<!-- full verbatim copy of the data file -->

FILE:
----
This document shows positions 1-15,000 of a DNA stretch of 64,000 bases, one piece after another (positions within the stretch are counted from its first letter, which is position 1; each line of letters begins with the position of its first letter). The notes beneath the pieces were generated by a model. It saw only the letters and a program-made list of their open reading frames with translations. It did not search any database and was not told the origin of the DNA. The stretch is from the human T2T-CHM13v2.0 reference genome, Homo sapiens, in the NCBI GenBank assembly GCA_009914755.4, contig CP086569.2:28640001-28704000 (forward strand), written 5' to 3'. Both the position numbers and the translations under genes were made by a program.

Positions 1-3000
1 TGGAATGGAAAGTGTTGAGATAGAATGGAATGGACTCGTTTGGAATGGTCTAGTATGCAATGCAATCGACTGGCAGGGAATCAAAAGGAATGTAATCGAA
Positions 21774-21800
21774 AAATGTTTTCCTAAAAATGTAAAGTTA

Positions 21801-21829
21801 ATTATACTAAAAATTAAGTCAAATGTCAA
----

This document shows positions 1-15,000 of a DNA stretch of 64,000 bases, one piece after another (positions within the stretch are counted from its first letter, which is position 1; each line of letters begins with the position of its first letter). The notes beneath the pieces were generated by a model. It saw only the letters and a program-made list of their open reading frames with translations. It did not search any database and was not told the origin of the DNA. The stretch is from the human T2T-CHM13v2.0 reference genome, Homo sapiens, in the NCBI GenBank assembly GCA_009914755.4, contig CP086569.2:28640001-28704000 (forward strand), written 5' to 3'. Both the position numbers and the translations under genes were made by a program.

Positions 1-3000
1 TGGAATGGAAAGTGTTGAGATAGAATGGAATGGACTCGTTTGGAATGGTCTAGTATGCAATGCAATCGACTGGCAGGGAATCAAAAGGAATGTAATCGAA
Positions 21774-21800
21774 AAATGTTTTCCTAAAAATGTAAAGTTA

Positions 21801-21829
21801 ATTATACTAAAAATTAAGTCAAATGTCAA